Institute for War and Peace Reporting | Giving Voice, Driving Change

International Justice/ICTY: Jun ‘08

Article investigating the sale of information on mass graves lauded by war crimes justice experts.
By Merdijana Sadović
Tribunal officials and human rights activists say an IWPR article on the unscrupulous practice of selling information on mass grave sites has highlighted a serious problem in the region.



Hague court representative in Bosnia Refik Hodzic said the story, Bosnian Burial Sites Uncovered for Cash, was “excellent and deserved to be on front pages of all newspapers in Bosnia”.



He said he thought coverage of this subject was “very, very important for this region”.



“Although I am familiar with the phenomenon of finding mass graves through people who request money for that information, this article gave me a better insight into that problem,” he said.



“The article confirmed some things I already knew, but also shed more light on certain aspects of that issue that were new to me.”



Srdjan Dizdarevic from the Helsinki Committee for Human rights in Bosnia said the report highlighted a serious problem in Bosnian society.



“It is clear that there is no political will in Bosnia to deal with this very painful issue, and when state authorities and politicians are not doing their job, war profiteers have a lot of space for manoeuvring,” he said.



“It is tragic that 13 years after the war, some people still benefit from the consequences of that war – including those who sell information on burial sites – and this article perfectly illustrates that.”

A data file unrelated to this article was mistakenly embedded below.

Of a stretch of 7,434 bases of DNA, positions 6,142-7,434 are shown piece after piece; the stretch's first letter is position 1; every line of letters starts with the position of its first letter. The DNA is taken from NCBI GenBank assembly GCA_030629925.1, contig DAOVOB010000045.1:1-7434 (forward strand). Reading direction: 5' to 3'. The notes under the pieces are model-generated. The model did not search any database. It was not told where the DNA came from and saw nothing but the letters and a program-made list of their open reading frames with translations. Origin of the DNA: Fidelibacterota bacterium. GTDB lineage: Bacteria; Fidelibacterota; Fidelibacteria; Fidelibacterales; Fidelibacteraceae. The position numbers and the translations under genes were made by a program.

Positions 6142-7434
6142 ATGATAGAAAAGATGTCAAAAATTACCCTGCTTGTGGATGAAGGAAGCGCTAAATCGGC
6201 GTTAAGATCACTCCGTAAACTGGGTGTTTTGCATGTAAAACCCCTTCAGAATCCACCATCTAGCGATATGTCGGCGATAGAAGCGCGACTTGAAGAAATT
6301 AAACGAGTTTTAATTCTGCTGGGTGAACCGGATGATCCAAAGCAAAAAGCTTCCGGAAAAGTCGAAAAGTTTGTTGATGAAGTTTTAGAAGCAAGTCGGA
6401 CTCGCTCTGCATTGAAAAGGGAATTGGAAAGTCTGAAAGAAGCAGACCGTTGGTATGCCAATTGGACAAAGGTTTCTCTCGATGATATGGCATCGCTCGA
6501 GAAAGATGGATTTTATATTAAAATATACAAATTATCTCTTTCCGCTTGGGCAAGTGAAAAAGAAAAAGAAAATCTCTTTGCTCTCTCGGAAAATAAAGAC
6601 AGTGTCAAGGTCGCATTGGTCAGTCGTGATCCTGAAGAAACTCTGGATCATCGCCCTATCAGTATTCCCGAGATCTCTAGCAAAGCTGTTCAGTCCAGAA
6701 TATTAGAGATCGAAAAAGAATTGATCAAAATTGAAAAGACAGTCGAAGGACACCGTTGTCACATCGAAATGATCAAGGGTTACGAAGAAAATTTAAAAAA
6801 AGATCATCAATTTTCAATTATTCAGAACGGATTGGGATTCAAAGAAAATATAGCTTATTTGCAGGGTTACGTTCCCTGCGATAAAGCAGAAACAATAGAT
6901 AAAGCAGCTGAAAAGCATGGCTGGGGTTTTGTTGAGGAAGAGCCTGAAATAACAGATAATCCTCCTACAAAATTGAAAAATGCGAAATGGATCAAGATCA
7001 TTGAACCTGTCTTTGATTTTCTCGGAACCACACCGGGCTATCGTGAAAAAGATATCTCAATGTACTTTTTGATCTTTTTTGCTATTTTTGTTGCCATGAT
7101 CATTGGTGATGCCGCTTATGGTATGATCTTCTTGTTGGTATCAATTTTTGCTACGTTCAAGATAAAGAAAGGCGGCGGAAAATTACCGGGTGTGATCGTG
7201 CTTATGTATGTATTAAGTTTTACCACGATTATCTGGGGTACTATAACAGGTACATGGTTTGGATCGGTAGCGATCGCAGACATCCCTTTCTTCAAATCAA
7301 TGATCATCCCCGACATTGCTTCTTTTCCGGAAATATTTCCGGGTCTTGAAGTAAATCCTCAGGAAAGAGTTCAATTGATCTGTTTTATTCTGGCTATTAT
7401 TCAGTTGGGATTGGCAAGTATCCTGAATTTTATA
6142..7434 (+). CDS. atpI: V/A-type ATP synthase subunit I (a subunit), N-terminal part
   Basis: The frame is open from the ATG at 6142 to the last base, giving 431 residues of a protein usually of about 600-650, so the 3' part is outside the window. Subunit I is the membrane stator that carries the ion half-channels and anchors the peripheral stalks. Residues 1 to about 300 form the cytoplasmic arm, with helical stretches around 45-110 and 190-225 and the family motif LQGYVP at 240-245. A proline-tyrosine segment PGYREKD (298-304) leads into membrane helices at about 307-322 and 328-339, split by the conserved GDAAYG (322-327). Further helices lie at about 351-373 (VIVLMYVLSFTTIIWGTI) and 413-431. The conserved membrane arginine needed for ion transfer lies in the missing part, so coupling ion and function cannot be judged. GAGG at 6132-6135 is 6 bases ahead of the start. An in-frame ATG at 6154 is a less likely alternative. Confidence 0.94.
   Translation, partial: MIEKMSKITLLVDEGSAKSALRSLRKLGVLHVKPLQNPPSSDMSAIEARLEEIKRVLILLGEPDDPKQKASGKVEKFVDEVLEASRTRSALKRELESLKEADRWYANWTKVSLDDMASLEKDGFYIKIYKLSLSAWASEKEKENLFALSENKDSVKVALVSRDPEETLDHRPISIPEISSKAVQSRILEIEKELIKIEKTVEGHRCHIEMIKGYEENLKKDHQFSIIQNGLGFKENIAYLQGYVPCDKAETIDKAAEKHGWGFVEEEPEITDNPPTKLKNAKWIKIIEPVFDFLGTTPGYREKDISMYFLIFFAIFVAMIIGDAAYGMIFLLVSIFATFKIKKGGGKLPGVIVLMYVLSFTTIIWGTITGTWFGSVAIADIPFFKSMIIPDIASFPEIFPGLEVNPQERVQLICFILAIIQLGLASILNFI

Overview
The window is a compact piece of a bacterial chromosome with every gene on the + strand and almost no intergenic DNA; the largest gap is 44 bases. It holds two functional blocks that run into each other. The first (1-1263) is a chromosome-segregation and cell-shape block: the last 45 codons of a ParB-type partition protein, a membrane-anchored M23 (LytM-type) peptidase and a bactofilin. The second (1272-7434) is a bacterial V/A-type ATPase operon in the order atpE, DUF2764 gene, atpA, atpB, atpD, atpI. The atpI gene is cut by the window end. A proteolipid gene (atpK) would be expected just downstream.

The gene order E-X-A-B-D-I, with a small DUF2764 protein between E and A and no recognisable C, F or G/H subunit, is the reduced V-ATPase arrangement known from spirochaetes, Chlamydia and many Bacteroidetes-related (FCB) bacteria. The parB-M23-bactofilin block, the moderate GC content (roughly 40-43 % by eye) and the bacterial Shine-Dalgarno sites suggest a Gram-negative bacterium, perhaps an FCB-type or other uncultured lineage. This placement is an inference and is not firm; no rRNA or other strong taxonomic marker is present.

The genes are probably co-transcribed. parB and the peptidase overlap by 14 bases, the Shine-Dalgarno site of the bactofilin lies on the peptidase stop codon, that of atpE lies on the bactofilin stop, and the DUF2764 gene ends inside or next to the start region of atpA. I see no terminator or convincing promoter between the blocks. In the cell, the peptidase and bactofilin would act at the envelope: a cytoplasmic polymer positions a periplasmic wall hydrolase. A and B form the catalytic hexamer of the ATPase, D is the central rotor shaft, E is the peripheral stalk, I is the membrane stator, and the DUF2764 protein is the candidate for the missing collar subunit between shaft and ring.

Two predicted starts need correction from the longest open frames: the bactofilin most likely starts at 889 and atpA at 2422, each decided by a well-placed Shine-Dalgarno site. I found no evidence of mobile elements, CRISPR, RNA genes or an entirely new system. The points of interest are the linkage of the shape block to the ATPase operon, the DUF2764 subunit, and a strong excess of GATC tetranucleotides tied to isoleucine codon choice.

Bosnian Croat liaison officer for the tribunal Goran Mihaljevic suggested introducing tough penalties for the unscrupulous practice.



“People who sell information on burial sites should be prosecuted, or at least told that criminal charges will be brought against them, if they don’t provide that information without asking anything in return,” he said.



“In some instances, those who have that information were, in fact, personally involved in burying victims. In my opinion, all those who try to profit from someone else’s tragedy are dogs of war, regardless of how they obtained that information.”



Another article published in June, Seselj Party Accused of Witness Intimidation, which investigated allegations that Serbian Radical Party, SRS, leader Vojislav Seselj is pressuring prosecution witnesses to testify for the defence, was welcomed by local rights activists.



Dalida Demirovic, project manager of the Mostar-based NGO Centres for Civil Initiatives, CII, said, “I think it is very important to inform public about war crimes, especially through investigative journalism.”



She added that this was especially important in the caseof Seselj, currently being tried in The Hague, as most media reporting focuses on his behaviour in court, rather than on details of the case itself.



“Seselj’s case is quite present in the media, but the general impression is that he derides the tribunal and justice, so articles in which his behavior and intentions are exposed are necessary to balance things out,” said Demirovic.



“Articles that are written in a professional and fair manner, such as this one, can significantly contribute to the process of transitional justice and facing the past.”



Merdijana Sadovic is IWPR International Justice/ICTY programme manager.

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